walk this way...

Today marks the beginning of my 7th week of recovery! I just went back and read some of my posts from just a few weeks ago, and I am amazed at how far I've come in such a short amount of time. This last week is probably the best week I've had so far. Since switching down from oxycodone to hydrocodone, I have felt less sick and miserable than any week before. I still have significant pain, but the pain comes and goes a lot more now, and there are larger chunks of time where I have almost no pain at all (that is, while on hydrocodone). Sleeping is still hard, and I think this is mostly due to the way my muscles become stiff after laying in one position for hours at a time.

I am walking more and more as the days go forward, and I can really see the benefits that come from this simple form of exercise. I am not doing any other physical therapy yet. Most people who have this surgery begin physical therapy at 3 or 6 months post-op. So until my surgeon gives me the green light to do anything more, I am focused on increasing my walking speed and distance each week.

Walking is an amazing form of exercise, and it is an essential part of the healing process for post-op scoliosis patients. Immediately following surgery, usually the next day, you are up walking down the hallways in the hospital. And everyday after, you are encouraged to walk further and faster. Here are just a few of the things it does for a post-op patient:

  • Walking promotes the flow of oxygen throughout your body, and helps maintain a normal breathing pattern
  • It strengthens muscles all over your body
  • It helps improve gastrointestinal and urinary tract function (which is vital while taking so many drugs that cause constipation--and is why I suffered so much when I couldn't walk when I had my spinal headache)
  • Walking improves blood flow, and speeds wound healing
And it follows that if you do not walk much post-op, you are going to have increased constipation, gas pain, weakness, and less power to fight infections. Without walking you are also at a much higher risk to have a blood clot, which can be deadly.

Walking is not just for post-op patients! Study after study has shown how walking briskly for 20-30 minutes a day can lower cholesterol, lower your blood pressure, lessen anxiety, reduce risk of diabetes, manage your weight, and help you stay strong and fit. Some studies are also discovering how it may help prevent certain types of cancer! It is a "low-impact" form of exercise, which means it is gentle on your joints (unlike running or jogging) and it does no damage while strengthening your body. 

There are some amazing studies on how walking helps people who are struggling with depression and anxiety. I know personally, I feel much better after walking, not just physically, but emotionally. A huge part of my recovery is keeping a positive attitude. I have a long road ahead of me, and it can become discouraging when I think about how much I'm missing out on, how I am unable to drive a car yet, or even go to the grocery store. Not getting a lot of deep sleep and being perpetually uncomfortable or in pain can be very depressing. And taking heavy pain killers can also lead to depression as well. Walking, which encourages the production of endorphins, is a natural mood booster which fights all those depression causing side effects! An interesting side note: studies have also found that people with pets, and in particular dogs, heal faster after surgery, and are less likely to be depressed. (Some other benefits of being a pet owner are: having fewer allergies, being less likely to have heart attacks, and less Alzheimer's symptoms.) Dogs, like walking, help boost the production of endorphins naturally just by being cute and fuzzy and giving you attention. And it follows since dogs love to take walks, dog owners will be walking more, which helps fight depression. I'd say that's a win-win situation!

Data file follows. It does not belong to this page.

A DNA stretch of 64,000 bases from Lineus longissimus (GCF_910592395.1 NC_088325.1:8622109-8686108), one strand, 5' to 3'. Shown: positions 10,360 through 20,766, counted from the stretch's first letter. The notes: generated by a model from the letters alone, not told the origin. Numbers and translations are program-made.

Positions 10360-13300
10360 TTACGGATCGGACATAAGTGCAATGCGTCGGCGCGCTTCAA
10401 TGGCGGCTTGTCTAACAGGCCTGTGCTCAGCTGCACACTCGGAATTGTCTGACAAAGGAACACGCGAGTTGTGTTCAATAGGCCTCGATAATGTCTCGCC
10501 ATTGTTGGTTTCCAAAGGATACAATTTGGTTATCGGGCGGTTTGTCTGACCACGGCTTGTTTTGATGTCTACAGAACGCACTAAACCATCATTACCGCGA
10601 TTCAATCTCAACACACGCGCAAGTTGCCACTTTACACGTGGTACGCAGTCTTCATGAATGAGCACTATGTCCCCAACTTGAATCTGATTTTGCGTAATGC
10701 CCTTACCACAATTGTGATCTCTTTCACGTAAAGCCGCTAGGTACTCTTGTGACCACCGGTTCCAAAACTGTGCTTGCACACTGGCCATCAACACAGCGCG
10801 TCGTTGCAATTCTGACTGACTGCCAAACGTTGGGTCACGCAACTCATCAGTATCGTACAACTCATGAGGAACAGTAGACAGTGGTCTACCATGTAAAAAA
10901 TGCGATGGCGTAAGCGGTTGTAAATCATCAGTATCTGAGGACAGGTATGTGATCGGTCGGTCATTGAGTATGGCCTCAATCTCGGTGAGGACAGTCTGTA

I have really enjoyed getting out of the house this last week and taking short walks around the neighborhood. I am also very blessed to have sweet friends who take time to come and walk with me. Talk about a mood booster! I always feel encouraged after a visit from a friend, and right now the combination of walking and fellowship is very therapeutic! Here is a photo from this past Saturday. I am walking with a dear friend's daughter and she is "helping" me walk Charlie.
I do not take for granted the ability to walk, or the benefits that come with it. Once you've almost lost something, or lost something temporarily, you see it with new eyes. Next time you take a walk, even if it's to your car, think about how many people walk with pain, or with a walker, or who are unable to walk at all. It might give you an appreciation of how important that simple action really is.

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